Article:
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Western Land Boundary Project

San Diego Field Office

The San Diego Field office is a dual function office with both Construction and Operation and Maintenance assignments. The functions of the office are to carry out designated operations and maintenance functions which support the U.S. Section of the International Boundary and Water Commission which include:

  • To manage, plan, and administer the operation and maintenance program for the South Bay International Wastewater Treatment Plant (SBIWTP) and facilities, and the International Tijuana River Flood Control Project (ITRFCP). Performance of maintenance on levees, road, channel and flood way; administering the operation and maintenance of the river gage in the Tijuana River; and operation and accounting of flow through the Emergency Connection.
  • To manage, plan, and administer the utilization and maintenance of heavy and light equipment, vehicles, structures, communications systems, support fuels, supplies, and materials to assure the efficient and economical functioning of the Project.
  • The South Bay International Wastewater Treatment Plant (SBIWTP) is located on a 75-acre site near the international border and provides for advanced primary treatment of 25 mgd of Tijuana sewage. The SBIWTP construction was completed in September, 1997 and began full operation in January, 1999 upon completion of the South Bay Ocean Outfall.
  • The Tijuana Flood Control Channel began construction in late 1977, and is used to contain and convey Tijuana River flood flows up to 135,000 cubic feet per second in both the United States and Mexico. In the United States, the channel consists of a partial trapezoidal concrete lined channel, which expands to grouted stone, and then natural soil flood way.


South Bay IWTP Operational Approaches: Project Report for Full Scale Testing of TSS Removal Improvements

Yuma Field Office

Our Yuma office is located at 2995 S. Pacific Avenue, Suite A, Yuma, AZ 85365. The Colorado River, which runs from north to south, forms the international boundary between the United States and Mexico for 24 miles in the vicinity of Yuma, Arizona and San Luis Rio Colorado, Sonora. The 1944 Water Treaty between the two countries includes a requirement that the U.S. deliver to Mexico a specified quantity of water from the Colorado River every year. Ensuring delivery of this water is a key responsibility of the Yuma office.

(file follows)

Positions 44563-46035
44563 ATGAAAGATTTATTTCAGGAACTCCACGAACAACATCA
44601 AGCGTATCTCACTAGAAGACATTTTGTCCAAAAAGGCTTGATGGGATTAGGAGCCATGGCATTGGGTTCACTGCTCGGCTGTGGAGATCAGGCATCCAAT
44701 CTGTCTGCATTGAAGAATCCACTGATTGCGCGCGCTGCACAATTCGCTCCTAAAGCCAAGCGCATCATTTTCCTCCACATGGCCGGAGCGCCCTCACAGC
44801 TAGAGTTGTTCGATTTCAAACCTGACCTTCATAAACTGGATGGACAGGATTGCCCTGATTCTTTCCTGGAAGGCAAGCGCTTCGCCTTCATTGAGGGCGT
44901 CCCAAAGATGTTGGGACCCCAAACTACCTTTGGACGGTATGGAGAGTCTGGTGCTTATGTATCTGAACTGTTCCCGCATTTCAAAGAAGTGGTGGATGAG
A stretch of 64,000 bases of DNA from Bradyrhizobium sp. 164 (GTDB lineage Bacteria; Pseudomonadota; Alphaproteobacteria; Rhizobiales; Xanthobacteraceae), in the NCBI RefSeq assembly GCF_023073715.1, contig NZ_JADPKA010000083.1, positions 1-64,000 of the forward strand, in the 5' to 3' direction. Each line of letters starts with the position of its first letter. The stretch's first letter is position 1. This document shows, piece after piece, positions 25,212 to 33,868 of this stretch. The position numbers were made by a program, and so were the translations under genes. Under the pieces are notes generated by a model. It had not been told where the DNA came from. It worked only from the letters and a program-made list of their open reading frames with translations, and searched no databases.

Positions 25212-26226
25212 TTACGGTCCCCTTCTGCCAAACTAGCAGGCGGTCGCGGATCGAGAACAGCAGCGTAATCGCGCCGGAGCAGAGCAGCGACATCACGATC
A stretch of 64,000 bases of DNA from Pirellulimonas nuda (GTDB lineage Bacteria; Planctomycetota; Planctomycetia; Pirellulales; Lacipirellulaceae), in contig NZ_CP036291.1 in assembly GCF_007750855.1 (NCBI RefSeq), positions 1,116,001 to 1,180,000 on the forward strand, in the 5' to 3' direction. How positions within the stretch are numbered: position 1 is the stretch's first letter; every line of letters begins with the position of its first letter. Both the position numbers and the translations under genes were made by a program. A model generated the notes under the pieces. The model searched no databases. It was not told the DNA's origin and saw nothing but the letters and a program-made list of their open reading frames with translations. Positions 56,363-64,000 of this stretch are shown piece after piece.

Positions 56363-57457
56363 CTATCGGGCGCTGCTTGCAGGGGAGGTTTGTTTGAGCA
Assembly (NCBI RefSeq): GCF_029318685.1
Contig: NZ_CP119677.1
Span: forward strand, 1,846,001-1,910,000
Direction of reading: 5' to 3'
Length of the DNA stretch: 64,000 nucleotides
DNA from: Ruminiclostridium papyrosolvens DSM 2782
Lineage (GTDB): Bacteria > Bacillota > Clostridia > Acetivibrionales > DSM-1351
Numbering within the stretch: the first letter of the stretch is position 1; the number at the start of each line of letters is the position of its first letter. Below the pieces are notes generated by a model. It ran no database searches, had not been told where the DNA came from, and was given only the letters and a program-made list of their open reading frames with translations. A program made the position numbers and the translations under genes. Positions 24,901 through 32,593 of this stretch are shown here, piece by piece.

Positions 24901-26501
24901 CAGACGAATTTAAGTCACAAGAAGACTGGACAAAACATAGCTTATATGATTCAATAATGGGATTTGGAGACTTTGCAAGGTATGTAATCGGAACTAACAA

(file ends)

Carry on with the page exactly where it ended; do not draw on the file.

The 1944 Water Treaty states that 1.5 million acre-feet of Colorado River water be allotted to Mexico annually with an additional 200,000 allotted during years of surplus. Water allotment reduced in the event of extraordinary drought or serious accident to the U.S. irrigation system. The main accounting station for the 1.5 million acre feet diverted at the Morelos Dam is the Northerly International Boundary (NIB) gaging station.

The treaty authorized the construction of the Morelos Dam to divert water for Mexican use as well as Davis Dam and Reservoirs to assist the U.S. in delivering water to Mexico. The treaty also authorizes construction of flood control works - structures are maintained by the Commission to this day.
Other Responsibilities include:

  • To manage, plan, and administer the operation and maintenance of an extensive system of river gages and facilities in the Colorado River and canal systems for the purpose of securing water accounting, water quality, and salinity data required to meet treaty and domestic requirements;
  • In coordination with Mexico, to assure the safe and proper operation and maintenance of a flood control system on the Colorado River and of the Morelos Diversion Dam in Mexico;
  • In coordination with counterpart representatives of the Mexican government, to monitor the water quality in the New River and in Mexicali, Baja California, Mexico, through observation and the collection of samples;
  • To monitor the condition of the Wellton-Mohawk Bypass Drain in Mexico, and to coordinate the maintenance of the system with the U.S. Bureau of Reclamation and Mexico;
  • To compute and verify water quantity and quality data in preparation for publication in the Western Boundary Water Bulletin; and
  • Collection of samples and calculation of monthly and annual salinity differentials between Imperial Dam in the United States and the Morelos Dam in Mexico to assure compliance with treaty requirements.
  • Hydrographic sites: Fourteen (14) locations with major function to collect data for water accounting per the 1944 Water Treaty. Other functions are to collect data stipulated in Minute 197/242 etc.
  • Staff: Six (5) FTE’s, currently. Area Operations Manager; Environmental Protection Assistant; Hydrologic Technician (OA) and three (2) Hydrologic Technicians.